Hope you are well and doing great.
So lately, I have gone through various posts regarding OLED panel burn-In issue in the community and many people are asking for the solution. So in this post, I will cover the whole topic of Screen burn-In issue and Image retention and how you can fix it or make yourself safe from experiencing it.
What is OLED Screen burn-In issue?
If you have or plan to purchase a TV or phone with an OLED screen, you can expect exceptional picture and color quality. One thing you may not expect, however, is for remnants of the picture to get “burned” into the display.
It is a issue where persistent exposure to bright, static image elements can ‘wear out’ areas of an OLED screen’s organic materials faster than the rest of the screen, leaving permanent ghostly traces of static image elements behind.
How long it takes for burn-in to occur depends on a few factors, such as brightness and contrast settings, the size of the screen and the image displayed, but it’s likely to take hours before any noticeable discoloration will set in.
On your TV screen, burn-in may happen when you leave the TV on a channel with a stationary image such as a logo or news feed, or if you pause the screen and forget to come back to it. Playing a video game with a constant image, such as a scoreboard or heads-up display, can also cause burn-in if you play non-stop for a long time.
As far as burn-in on your smartphone, stationary blocks such as navigation buttons and notification bars are often the main culprits. You may not notice it during normal phone use, but when the full display changes, say to watch a video, you might see a faint impression of where the camera button was — that’s burn-in.
It can be of three types:
1. Light burn
2. Medium burn.
3. Heavy burn.
What is Image retention?
Image retention is the temporary appearance of a ghostly residue of bold static image elements on the screen. This disappears over time when you’re not watching the same content that caused the retention, or when an OLED TV recycles itself when you power it down. Screen burn is permanent (or extremely long term) image retention that never disappears (or that takes weeks or months to disappear).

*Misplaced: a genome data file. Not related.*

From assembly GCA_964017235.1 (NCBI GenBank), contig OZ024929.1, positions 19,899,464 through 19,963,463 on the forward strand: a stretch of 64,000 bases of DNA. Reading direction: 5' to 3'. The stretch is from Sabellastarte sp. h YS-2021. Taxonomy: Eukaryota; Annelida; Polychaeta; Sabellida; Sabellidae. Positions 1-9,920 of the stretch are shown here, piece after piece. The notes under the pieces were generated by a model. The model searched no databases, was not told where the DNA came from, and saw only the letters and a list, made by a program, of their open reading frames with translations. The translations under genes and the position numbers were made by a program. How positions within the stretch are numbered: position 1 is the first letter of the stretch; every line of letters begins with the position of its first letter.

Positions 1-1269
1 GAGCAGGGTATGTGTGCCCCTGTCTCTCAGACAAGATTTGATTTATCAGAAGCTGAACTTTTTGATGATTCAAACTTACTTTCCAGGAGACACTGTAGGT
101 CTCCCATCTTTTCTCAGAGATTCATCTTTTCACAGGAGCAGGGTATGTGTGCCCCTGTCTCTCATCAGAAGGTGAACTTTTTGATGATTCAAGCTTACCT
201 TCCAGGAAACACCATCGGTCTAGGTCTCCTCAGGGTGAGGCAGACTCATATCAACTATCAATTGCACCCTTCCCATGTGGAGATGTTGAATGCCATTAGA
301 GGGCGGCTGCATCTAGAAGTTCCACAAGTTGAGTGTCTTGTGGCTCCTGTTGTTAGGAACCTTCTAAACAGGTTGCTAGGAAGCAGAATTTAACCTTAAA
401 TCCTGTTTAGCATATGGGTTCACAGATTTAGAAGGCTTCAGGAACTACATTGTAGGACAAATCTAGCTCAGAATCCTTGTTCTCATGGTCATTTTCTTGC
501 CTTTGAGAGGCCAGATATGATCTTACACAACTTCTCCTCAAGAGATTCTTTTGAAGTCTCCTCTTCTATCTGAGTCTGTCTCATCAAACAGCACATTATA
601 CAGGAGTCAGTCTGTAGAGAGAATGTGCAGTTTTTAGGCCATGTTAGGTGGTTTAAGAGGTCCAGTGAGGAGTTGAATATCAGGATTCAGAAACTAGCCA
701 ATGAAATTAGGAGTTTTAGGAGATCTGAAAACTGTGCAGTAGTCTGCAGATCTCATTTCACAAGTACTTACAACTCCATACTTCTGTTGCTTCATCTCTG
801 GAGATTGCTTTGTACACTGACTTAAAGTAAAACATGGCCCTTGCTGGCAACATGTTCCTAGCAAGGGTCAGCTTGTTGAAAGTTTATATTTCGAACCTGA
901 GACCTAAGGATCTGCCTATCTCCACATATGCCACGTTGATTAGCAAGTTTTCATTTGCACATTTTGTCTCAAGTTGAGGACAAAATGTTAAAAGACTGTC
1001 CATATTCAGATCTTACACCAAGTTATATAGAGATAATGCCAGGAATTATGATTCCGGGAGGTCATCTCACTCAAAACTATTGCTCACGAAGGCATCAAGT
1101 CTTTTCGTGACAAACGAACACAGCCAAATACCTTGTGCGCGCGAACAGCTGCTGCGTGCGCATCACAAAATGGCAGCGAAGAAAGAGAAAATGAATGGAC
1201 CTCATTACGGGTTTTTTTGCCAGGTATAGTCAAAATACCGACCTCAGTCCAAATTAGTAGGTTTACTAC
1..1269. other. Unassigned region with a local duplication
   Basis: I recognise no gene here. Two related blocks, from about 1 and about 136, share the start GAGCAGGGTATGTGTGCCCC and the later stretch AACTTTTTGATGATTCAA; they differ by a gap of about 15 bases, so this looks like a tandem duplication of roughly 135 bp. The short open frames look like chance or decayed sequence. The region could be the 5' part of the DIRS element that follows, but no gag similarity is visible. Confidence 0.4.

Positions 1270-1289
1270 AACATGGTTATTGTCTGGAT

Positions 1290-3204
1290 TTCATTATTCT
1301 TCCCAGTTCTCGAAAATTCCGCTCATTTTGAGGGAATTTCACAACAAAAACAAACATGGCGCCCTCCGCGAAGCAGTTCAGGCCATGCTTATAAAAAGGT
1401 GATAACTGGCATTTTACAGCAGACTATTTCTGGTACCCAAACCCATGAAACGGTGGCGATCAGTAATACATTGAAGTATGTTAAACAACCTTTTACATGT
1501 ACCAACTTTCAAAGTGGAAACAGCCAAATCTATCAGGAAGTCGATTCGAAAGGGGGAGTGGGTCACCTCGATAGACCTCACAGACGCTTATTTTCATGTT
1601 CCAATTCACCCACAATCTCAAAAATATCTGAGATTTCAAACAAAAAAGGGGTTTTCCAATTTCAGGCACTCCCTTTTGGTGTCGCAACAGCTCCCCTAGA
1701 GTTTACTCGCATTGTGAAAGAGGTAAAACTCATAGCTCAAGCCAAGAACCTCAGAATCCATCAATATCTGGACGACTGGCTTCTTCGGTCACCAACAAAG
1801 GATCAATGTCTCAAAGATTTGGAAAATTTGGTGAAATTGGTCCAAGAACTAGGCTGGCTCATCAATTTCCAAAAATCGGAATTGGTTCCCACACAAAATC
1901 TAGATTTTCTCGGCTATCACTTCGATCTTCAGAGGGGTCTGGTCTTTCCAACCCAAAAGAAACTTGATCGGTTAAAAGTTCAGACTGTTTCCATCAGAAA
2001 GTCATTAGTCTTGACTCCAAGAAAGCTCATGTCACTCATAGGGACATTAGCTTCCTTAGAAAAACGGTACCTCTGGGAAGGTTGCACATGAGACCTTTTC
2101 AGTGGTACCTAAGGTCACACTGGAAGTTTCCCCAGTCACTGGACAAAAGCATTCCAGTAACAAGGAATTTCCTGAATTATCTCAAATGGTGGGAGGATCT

There is it seems to be a connection between image retention and screen burn, to the extent that image elements that cause image retention can lead eventually to screen burn. You could even see image retention as a warning that something you’re watching a lot could eventually lead to screen burn, and so needs to be handled with extra care (more on this later). But the two are not the same in either their cause or the permanency of their effect.
How to prevent screen burn-in on OLED screens
The best way to avoid the distraction of burn-ins is to prevent them from happening to begin with. Here are a few measures you can take to protect your TV or smartphone from burn-ins.
1. Lower screen brightness
Go to your TV or phone’s display settings and make sure brightness isn’t set to max. For TVs with preset picture displays, the vivid or dynamic settings often default to the highest brightness, so you’ll want to adjust the brightness when using those presets. Keep the brightness at 50% or lower to minimize the risk of burn-in.
2. Lower the screen timeout, use a black or moving screensaver
Most smartphones have a screen timeout setting. It’s designed to save battery life more than anything, but it’s also helpful for preventing screen burn-in. Make sure this setting is turned on and set the timeout to 30 seconds or less. If your phone display goes to a screensaver after the display timeout, choose an all-black or moving screensaver to avoid burn-in.
3. Change the screen frequently
Avoid leaving your TV on the same channel continuously, especially if there is a static image such as a logo or news feed on the screen. Use a commercial break to flip through the channels and give those pixels a break. Or if your video game has a stationary image, turn the screen off or change to a different input and display every now and then to help keep the image from getting burned-in.
How to fix screen burn-in on OLED screens
If you notice burn-in on your TV or smartphone’s screen, you have essentially two options: wait to see if it goes away, or use a pixel refresher or an app to fix burn-in.
1. Give it some time
Like we mentioned before, noticing a burned-in image isn’t a cause for immediate alarm. More likely than not, it’s just image retention and the problem will fix itself after a few hours, just make sure to change the screen occasionally or turn it off for a while.
2. Run a pixel refresher or an app designed to detect and fix screen burn-in
For burn-in on your phone display, you can try any of the various burn-in “fixer” apps made for Android and iOS devices. Many of these apps are designed to test your phone for burn-in and run a pixel refresh or adjust your display settings so that the burn-in is less visible.
3. Try a colorful video.
Try playing fast-paced videos with lots of color changes on your device for some time.
4. Replace the screen.
If none of the above works, your best bet is to either replace the screen yourself or talk to your mobile carrier about a replacement device.
Hope it cleared all you doubts and answered all your questions.
I will be back with some more posts like this. Untill then, signing off,
Although for m series phones, which are costing less than 20k, they're providing all the features. But for this Samsung galaxy a31, these guys are not even leaving updates!!!!
As when phone is on charging I gets back to its original color but when once after removing the cellphone from charging it shows the burnin effect
Could you help me with something?